Three to four South Korean institutions, including asset management firm Hyundai Investments, have put on hold a planned joint purchase of an office building in Scotland, Princes Exchange, for about 130 billion won ($112 million) after the Brexit vote, and will take a few more months to make a final decision on the property, a local newspaper said on July 7.
The decision reflects a change in South Korean institutions’ stance on property investments which had been favored as alternatives that produce relatively stable, high returns in a low interest rate era, and may put a brake on local pension funds’ plans to raise exposure to alternative assets, the Maeil Business Newspaper said.
Built in 2000, the six-story commercial building in Edinburgh has been up for sale, along with two other prominent office buildings in the Scottish city and had been expected to be sold later this year. The office building covers a floor area of 15,000 square meters and has been used as the Bank of Scotland’s headquarters in a long-term lease contract. It was expected to deliver an annual return of more than 7%.
“Major institutional investors have decided to hold off investments for several months after the (Brexit) decision and to watch and see further developments,” a property investment industry source was quoted as saying.
An executive of a foreign brokerage that deals manly with South Korean pension funds said that he felt the change in pension funds’ stance on property investments, following the recent redemption requests for UK property funds.
“A few pension funds, focusing on the high liquidity risks of property investments, are re-examining property investment plans not only in Britain but also in the U.S.,” the executive was quoted as saying.
However, some pension funds expect that a price correction in British assets would provide a bargain-hunting opportunity. South Korean institutions had achieved handsome returns on the U.S. investments made in the wake of the 2008 global financial crisis.
An asset management firm source said that despite high real estate prices in London, the city has become a favorite market of domestic institutions, along with the U.S., because of their easy accessibility to information and plenty of liquidity. “Because of the pound’s decline, (London property prices) cannot help but see additional falls. But they will see steady demand going forward, amid the views that they are coming off high valuations,” the source added.
NPS SHRUGS OFF BREXIT IMPACT
Meanwhile, the National Pension Service (NPS) saw little impact of the Brexit decision on its real estate portfolio. The world’s No. 3 pension fund had sold the HSBC headquarters building in London in 2014 for a profit of about 1 trillion won.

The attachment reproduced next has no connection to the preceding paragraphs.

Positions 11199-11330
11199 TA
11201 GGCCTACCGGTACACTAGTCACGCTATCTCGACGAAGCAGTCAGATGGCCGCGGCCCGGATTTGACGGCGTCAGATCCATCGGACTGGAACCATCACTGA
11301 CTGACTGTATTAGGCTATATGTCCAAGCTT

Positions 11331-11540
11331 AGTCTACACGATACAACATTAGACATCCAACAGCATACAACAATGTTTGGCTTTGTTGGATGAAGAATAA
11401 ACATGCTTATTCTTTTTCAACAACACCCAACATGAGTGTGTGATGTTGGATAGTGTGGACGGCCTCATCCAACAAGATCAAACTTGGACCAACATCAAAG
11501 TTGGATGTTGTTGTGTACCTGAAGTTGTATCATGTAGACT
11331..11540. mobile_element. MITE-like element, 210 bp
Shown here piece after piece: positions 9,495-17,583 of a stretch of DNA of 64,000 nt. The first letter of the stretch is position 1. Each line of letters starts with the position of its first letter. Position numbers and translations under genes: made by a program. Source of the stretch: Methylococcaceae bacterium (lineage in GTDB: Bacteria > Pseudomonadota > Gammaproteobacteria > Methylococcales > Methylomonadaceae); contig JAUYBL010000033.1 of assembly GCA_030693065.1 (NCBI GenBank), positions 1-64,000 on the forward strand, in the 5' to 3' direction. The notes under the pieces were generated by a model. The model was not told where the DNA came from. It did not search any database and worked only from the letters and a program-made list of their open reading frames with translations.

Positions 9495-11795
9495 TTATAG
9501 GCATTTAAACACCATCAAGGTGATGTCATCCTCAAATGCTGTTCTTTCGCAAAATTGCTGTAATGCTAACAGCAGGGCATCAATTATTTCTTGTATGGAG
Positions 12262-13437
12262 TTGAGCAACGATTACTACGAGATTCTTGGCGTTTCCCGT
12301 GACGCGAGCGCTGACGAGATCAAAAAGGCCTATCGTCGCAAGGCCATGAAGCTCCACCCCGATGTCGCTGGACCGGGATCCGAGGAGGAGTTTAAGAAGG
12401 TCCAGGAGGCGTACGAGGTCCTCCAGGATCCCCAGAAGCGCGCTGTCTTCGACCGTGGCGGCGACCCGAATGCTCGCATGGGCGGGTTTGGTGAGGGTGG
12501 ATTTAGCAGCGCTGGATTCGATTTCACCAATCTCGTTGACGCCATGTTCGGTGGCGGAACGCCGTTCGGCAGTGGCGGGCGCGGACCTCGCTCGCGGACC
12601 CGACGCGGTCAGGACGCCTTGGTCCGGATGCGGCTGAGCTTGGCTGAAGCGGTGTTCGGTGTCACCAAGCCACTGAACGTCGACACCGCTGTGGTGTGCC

Currently, the NPS owns a 12% stake in Gatwick Airport in London after its $160 million investment, which has been already retrieved through dividends. It reportedly plans to hold onto the stake for dividend incomes. The pension fund also has a stake in 40 Grosvenor Place, an office building, near Buckingham Palace. It has recouped only half of its investment of about $110 million in 40 Grosvenor made in 2009, Yonhap Infomax reported on July 8.
An NPS source in charge of investments told Yonhap Infomax: “We have not decided yet when to dispose of the UK property. But they are securing stable incomes through dividends, so we are not worried about losses. Our basic stance is that we will be aggressive in property investments if they are worth it.”
However, unlike many other domestic pension funds and institutions, NPS has not hedged its currency exposure to British property. Thus, the recent tumble in the pound and the run on UK property funds may lead to a fall in the NPS’s dividend incomes from the property, according to asset management sources.
Meanwhile, Korea Investment Corporation’s (KIC) exposure to UK property is only an office building in London, in which the sovereign wealth fund invested 75 million pounds in 2012, Yonhap Infomax added. Three to four property funds in Europe, in which the KIC has invested, are privately run and hence bear no relation to the UK property funds that are now facing withdrawal requests, according to the report.
<Edited by Yeonhee Kim>